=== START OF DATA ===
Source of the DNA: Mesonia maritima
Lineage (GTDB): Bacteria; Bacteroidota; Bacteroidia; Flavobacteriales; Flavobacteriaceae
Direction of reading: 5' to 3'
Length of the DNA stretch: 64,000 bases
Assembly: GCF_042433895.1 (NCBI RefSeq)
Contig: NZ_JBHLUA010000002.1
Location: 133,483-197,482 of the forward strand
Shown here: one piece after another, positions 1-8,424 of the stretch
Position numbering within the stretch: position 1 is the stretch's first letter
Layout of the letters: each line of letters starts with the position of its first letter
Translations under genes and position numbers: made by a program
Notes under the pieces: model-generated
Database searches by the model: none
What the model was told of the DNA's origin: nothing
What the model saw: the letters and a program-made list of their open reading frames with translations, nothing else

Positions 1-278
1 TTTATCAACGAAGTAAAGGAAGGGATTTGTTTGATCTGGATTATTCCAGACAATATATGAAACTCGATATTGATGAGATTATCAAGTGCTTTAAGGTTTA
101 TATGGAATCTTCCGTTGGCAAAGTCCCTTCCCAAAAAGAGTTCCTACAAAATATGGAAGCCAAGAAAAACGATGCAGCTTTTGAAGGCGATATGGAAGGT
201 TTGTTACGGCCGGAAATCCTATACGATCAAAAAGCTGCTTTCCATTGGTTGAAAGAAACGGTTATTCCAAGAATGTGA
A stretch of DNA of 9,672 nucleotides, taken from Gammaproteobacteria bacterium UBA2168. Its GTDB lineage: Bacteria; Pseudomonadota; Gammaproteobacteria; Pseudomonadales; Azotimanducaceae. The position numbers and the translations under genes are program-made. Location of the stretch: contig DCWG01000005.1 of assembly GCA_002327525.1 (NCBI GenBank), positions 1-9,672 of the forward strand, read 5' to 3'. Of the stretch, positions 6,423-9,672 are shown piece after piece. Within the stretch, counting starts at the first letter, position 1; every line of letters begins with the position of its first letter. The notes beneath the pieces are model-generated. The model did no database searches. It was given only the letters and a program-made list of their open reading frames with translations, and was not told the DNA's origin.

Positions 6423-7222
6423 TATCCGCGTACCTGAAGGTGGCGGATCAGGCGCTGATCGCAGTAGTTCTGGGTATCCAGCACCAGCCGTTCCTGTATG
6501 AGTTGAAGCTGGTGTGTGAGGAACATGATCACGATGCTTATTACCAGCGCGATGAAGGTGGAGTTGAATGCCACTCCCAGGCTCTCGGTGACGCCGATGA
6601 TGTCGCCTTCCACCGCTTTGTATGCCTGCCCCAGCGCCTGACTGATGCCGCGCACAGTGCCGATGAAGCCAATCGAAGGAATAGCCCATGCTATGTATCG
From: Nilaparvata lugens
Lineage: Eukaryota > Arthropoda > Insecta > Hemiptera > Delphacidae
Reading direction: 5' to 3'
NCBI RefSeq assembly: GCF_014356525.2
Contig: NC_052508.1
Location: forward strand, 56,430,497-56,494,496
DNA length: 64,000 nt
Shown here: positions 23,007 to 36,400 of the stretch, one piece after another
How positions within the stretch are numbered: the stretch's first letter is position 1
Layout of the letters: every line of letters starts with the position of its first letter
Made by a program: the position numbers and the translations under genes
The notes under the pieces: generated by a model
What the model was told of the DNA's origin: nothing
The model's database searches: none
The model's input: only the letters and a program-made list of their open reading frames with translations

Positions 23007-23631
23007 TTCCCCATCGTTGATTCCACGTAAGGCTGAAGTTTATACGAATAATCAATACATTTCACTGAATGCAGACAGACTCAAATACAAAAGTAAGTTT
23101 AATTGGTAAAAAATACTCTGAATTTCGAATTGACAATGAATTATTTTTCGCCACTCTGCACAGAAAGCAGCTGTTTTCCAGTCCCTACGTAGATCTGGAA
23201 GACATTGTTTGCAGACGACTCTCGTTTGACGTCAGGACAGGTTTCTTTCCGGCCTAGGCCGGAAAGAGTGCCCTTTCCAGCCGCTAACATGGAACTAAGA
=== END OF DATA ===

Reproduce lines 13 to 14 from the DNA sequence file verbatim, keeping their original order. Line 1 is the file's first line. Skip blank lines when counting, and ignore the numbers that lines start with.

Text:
Database searches by the model: none
What the model was told of the DNA's origin: nothing